Montana Viewpoint


Is current tax policy designed to make us converts to the sales tax?

May 19, 2003

I hear a lot of folks saying that a sales tax is looking better all the time, and mostly they’re reacting to recent increases in the property taxes they pay on their homes. It’s obvious that homeowners’ taxes need to be lowered, but it’s important to ask why they went up in the first place. Want my opinion? Why, it’s to make a sales tax look good!

Now, I know that the cynical political philosopher of the 15th century, Nicolo Machiavelli, said something like “never attribute to cunning what can be caused by stupidity,” but I’ve heard some well respected people say that Republican tax policy has been purposely designed to get us to accept the sales tax as our only hope. Because of what Machiavelli said, I’m not sure that I buy into this theory entirely, but it has some merit, and I’ll tell you why.

A couple or three years ago I was at a Montana economic development conference where the Chief Financial Officer of Microsoft said to 600 people, “taxes on business are too high, and Montana needs a sales tax.” (He also said we ought to put up a statue to Bob Gannon, who was then the head of the Montana Power Company.) What I took that to mean is big business is tired of paying taxes, so the common person should get ready to pony up.

That remark, the opinions of those well respected Helena “insiders,” and a look at tax policy over the last 10 years of Republican control, it just may not be happenstance that homeowners’ taxes are going up. A large part of that property tax increase is because of property tax cuts. Huh?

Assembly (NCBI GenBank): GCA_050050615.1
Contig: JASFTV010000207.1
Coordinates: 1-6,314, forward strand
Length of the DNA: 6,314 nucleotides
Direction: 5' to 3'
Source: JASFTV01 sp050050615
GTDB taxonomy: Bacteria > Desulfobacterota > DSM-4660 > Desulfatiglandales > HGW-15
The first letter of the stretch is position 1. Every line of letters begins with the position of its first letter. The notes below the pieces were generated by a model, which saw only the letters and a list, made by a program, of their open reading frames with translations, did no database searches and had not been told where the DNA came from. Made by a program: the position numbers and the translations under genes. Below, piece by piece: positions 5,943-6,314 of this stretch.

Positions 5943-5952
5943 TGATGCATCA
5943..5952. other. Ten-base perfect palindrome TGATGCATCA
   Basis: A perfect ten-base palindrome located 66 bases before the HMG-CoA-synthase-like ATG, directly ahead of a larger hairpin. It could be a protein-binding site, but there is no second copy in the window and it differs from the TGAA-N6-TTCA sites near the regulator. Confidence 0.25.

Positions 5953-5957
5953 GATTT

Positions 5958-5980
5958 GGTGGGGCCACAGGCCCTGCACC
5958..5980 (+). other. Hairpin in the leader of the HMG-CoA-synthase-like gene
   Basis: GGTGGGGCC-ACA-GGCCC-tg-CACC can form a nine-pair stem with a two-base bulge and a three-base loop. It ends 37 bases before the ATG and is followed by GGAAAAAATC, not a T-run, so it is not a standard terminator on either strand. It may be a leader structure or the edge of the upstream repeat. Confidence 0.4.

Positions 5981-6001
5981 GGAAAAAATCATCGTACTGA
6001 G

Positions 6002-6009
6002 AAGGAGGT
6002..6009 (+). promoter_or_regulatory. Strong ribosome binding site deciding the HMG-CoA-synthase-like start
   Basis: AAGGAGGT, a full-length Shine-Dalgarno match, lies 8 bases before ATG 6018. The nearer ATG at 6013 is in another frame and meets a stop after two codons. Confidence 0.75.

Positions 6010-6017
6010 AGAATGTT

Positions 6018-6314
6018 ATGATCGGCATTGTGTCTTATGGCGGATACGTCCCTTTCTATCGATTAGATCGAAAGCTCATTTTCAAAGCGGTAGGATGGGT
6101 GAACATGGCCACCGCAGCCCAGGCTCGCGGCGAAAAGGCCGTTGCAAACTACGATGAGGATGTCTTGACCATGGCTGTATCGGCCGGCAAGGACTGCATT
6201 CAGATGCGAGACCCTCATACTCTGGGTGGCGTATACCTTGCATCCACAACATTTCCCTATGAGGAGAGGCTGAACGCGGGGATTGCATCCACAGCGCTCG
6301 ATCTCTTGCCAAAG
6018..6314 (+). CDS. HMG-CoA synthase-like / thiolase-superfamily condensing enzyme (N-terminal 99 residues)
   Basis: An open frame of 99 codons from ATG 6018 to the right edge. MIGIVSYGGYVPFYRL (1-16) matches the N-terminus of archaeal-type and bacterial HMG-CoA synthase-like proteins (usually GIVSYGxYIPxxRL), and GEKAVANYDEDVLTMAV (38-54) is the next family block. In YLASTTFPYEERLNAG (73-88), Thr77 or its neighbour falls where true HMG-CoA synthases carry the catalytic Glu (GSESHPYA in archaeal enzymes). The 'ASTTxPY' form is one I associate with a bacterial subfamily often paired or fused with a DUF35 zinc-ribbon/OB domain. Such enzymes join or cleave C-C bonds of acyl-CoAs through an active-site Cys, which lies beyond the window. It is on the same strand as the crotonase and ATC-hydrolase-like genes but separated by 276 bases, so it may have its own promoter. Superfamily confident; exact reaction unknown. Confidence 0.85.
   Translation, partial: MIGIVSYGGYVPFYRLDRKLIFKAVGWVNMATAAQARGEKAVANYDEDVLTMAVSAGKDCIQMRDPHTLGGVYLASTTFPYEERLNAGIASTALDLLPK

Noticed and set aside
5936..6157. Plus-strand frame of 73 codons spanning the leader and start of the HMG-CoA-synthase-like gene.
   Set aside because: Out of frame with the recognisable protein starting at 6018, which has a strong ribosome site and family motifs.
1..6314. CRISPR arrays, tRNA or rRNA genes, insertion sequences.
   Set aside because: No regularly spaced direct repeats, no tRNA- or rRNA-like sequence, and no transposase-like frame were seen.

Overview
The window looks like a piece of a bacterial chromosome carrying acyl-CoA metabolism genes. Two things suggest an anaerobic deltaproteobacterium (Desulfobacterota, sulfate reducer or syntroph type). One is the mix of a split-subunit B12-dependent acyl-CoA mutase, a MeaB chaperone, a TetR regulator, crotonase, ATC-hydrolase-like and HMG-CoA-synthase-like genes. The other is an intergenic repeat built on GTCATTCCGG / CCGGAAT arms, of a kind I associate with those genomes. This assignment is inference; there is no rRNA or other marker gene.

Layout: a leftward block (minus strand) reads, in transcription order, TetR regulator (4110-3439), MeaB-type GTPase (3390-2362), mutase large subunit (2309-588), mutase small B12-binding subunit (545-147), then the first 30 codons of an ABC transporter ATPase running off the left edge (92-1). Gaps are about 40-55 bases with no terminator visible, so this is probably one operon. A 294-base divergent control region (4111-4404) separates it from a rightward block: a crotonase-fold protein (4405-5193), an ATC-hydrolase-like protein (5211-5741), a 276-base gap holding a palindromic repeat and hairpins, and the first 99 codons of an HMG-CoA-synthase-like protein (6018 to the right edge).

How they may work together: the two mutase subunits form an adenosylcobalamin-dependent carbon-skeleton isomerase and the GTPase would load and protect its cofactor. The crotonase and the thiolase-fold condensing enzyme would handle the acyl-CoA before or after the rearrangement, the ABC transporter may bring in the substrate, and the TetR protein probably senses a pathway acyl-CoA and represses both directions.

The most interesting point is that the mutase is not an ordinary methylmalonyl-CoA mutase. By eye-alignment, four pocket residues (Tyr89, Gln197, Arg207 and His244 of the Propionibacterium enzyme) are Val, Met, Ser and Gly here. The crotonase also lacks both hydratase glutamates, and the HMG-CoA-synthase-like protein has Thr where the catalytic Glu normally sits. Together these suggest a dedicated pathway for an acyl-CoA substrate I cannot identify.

That’s right, property taxes have been cut 66% percent for some folks, just not homeowners. Montana has different “classes” of property tax, and when you lower taxes in one class the other classes have to make up the difference. The tax that has been lowered is the Business Equipment Tax. While some of that tax relief has gone to small to medium sized Montana businesses, which is good, the lion’s share has gone to huge business conglomerates, which is not so good.

Property taxes go to schools, counties, towns, fire districts and the like, so when the Legislature cuts property taxes, it doesn’t hurt the state’s bottom line, it hurts local governments. Not being totally irresponsible, the Legislature promises to make up for the cuts to local government revenues by reimbursing them from the state treasury.

Well, a promise is only as good as the guy who makes it, and when times get tough the Legislature starts to cut back on the reimbursement. However they’re not totally irresponsible, so they give local governments the authority to raise our property taxes to make up the difference. Thanks a bunch.

So when we see taxes on our homes and small businesses go up, it doesn’t have a lot to so with happenstance or reappraisal. It’s the result of political policy. Is it done to squeeze folks into supporting a sales tax? I can’t say, but if it is, it’s sure working. It’ll work some more pretty soon, because next year property taxes are going to go up $8.9 million as a result of the way the Legislature is “funding” schools.

When I first ran for the Legislature in 1988, I visited nearly every home and business in my district. One person complained to me about their homeowner’s tax, and two about the tax on business equipment. No one has ever volunteered a complaint to me about the income tax. Yet taxes on multinational corporations have been lowered by $82 million a year, and next year an income tax cut goes into effect that will wind up costing another $50 million a year (which will benefit only one third of Montana income tax payers). This is big money. WhoÕs going to make up the difference? A look in the mirror will reveal the answer.

Sure a sales tax is starting to look good. It looks even better to big businesses, because it will cost them less and us more. Folks, I’m sorry. I am not willing to subsidize the Walmarts and Exxons of this world by paying taxes they should be paying. This may not be a plot, but it couldn’t work any better if it was.

Jim Elliott
Phone: 406-444-1556
Mail: State Senate Helena, MT 59620